Old Carpet is Out. New Hardwood is In

During demo we stripped out all the tan carpeting in favor of all new wood flooring to compliment the existing main level selections. Our crew worked to lay the new boards along the stair landing, the family room, and both bedrooms, while tile will go in the bathroom and a runner will finish the wood stairs. Decisions on what type of floor is appropriate for your remodel varies based on criteria like budget, room function, and design goals. Hardwood is a great option because of the various finishes and warmth it adds to a home. Also consider its relative durability and the ease of cleaning wood boards. Because wood doesn’t trap dander and dusts like carpeting, hardwood is also a great option for maintaining good air quality within your home. And if down the road you’re looking to change the look of any hardwood floor, refinishing it is always an option.

In this image, our team is nailing in the new wood planks on this upper level stair landing, finishing the top riser with a bullnose edge condition.
The upper level flooring is still drying from the finish coats. The new wood floor extends from the stair landing throughout the upper level except for the bathroom beyond where black, hexagonal floor tile will be placed soon.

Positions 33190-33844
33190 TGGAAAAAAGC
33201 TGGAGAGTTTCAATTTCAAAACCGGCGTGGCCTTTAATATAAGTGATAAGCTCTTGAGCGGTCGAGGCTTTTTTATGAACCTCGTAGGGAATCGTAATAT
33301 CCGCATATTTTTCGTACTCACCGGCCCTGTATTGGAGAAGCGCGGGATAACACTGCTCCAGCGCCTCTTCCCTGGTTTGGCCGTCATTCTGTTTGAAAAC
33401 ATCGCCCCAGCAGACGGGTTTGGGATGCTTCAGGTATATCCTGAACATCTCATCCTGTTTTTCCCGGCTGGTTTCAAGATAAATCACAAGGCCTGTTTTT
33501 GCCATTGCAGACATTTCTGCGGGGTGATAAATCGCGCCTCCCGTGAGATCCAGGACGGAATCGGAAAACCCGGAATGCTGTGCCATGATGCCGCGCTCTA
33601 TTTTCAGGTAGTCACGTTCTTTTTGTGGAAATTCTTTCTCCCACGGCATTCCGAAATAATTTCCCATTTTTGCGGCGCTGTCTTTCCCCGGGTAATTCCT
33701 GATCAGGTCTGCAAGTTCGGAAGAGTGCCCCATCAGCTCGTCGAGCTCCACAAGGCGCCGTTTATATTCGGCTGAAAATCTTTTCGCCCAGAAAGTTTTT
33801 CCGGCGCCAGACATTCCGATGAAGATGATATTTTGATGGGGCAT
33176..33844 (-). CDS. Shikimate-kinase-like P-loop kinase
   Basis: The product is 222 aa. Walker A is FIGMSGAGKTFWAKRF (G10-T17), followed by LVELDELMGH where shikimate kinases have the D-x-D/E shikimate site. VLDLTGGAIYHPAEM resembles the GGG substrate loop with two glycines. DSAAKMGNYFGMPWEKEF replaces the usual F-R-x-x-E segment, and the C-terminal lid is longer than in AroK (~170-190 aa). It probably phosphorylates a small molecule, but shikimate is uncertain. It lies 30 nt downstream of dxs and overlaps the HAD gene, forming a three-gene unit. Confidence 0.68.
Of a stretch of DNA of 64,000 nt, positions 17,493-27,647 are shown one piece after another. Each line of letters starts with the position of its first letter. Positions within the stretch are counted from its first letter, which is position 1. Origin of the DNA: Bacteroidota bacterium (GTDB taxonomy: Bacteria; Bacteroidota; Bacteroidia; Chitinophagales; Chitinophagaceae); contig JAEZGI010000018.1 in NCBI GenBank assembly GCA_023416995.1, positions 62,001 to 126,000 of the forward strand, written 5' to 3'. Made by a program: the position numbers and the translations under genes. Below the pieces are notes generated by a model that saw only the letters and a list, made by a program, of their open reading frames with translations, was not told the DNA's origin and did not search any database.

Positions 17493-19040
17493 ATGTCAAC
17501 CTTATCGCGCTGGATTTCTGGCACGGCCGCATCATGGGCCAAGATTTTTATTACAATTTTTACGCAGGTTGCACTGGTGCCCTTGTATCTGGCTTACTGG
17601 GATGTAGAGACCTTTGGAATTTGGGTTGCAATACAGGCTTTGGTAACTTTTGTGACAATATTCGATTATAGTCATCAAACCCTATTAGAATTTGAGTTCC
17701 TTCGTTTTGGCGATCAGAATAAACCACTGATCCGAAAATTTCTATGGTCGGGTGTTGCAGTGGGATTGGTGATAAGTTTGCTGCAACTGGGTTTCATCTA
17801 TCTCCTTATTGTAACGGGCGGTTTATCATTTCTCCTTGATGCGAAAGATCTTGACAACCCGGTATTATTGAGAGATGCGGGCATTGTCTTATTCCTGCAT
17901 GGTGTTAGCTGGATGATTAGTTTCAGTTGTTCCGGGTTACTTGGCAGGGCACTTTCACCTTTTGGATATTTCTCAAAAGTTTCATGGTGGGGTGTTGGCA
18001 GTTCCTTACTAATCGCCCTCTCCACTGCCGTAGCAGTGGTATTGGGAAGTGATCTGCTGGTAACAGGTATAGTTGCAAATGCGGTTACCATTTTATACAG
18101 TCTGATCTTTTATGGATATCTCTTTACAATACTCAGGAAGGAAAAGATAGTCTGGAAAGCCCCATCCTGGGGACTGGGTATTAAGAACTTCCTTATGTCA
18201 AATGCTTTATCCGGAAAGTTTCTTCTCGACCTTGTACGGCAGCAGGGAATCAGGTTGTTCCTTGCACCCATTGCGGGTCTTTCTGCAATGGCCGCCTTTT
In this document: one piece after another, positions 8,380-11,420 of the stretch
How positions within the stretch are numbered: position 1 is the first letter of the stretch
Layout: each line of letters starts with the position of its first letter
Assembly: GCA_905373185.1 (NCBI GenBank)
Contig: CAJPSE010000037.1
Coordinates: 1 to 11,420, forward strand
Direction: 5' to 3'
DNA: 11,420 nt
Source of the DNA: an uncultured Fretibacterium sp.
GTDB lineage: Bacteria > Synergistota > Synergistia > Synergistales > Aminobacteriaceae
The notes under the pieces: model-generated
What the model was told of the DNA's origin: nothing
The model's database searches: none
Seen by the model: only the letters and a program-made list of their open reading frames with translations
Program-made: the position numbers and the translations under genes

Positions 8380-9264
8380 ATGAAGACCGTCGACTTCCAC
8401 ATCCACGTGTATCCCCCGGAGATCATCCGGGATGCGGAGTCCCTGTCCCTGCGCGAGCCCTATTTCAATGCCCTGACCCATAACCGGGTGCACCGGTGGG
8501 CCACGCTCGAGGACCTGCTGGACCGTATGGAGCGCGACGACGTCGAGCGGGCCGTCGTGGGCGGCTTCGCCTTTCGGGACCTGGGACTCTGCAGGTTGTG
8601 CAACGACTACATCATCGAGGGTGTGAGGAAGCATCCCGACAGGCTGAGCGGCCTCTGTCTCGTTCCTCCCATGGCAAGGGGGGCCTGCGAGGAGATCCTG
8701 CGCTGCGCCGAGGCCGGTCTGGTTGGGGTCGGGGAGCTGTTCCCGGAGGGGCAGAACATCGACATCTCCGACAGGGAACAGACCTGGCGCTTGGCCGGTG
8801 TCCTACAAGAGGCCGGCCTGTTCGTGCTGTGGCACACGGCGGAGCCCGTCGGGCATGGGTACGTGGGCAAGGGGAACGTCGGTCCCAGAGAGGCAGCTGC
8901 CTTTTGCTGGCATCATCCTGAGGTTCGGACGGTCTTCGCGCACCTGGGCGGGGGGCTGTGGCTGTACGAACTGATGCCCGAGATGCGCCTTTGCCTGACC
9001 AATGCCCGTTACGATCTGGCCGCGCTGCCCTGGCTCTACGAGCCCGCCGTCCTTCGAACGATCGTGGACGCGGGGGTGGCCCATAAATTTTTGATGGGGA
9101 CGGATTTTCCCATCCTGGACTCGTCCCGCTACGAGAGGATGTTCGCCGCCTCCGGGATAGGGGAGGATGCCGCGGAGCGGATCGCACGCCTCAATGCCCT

Millwork Provides the Right Interior Finishes

With the flooring finished, we then worked to add all the millwork for this project, which included handrails, base profiles, and all the window and door trim across the upper level. Starting at the top of the stairs, we used flat stock 5 1/4″ high boards as part of our two-piece base profile. The base is continuous, running along the bottom of the sheetrock from the stair, the family room, bedrooms, and into the full bathroom. We added a secondary 3/4″ rounded profile along the flat stock called a shoe to finish the base moulding. For the windows and doors, a 3 1/2″ x 3/4″ flat board is applied around each opening using the picture-frame method, in which all four sides of a window (or three for a door) receives the same moulding profile.

The 5 1/4" board is the first of the two-piece base profile to be installed. The "shoe" is a rounded profile that finishes the base and sits just along the new wood floor.
To protect the newly finished flooring, it is temporarily covered while the remainder of the remodel is completed. Here we also see the intersection of the new base and door profiles.
The base is comprised of two different trim profiles. With the first one nailed in, we're just about to run the second rounded profile along the bottom to finish the job.
Window trim is installed through the picture-frame method, which means one profile is used along all four sides of the opening, instead of using a sill and apron along the bottom.

Up Next…We’re putting in new bathroom cabinets and tile inside this Cape Cod dormer addition.


Drywall & Primer


Tile & Cabinets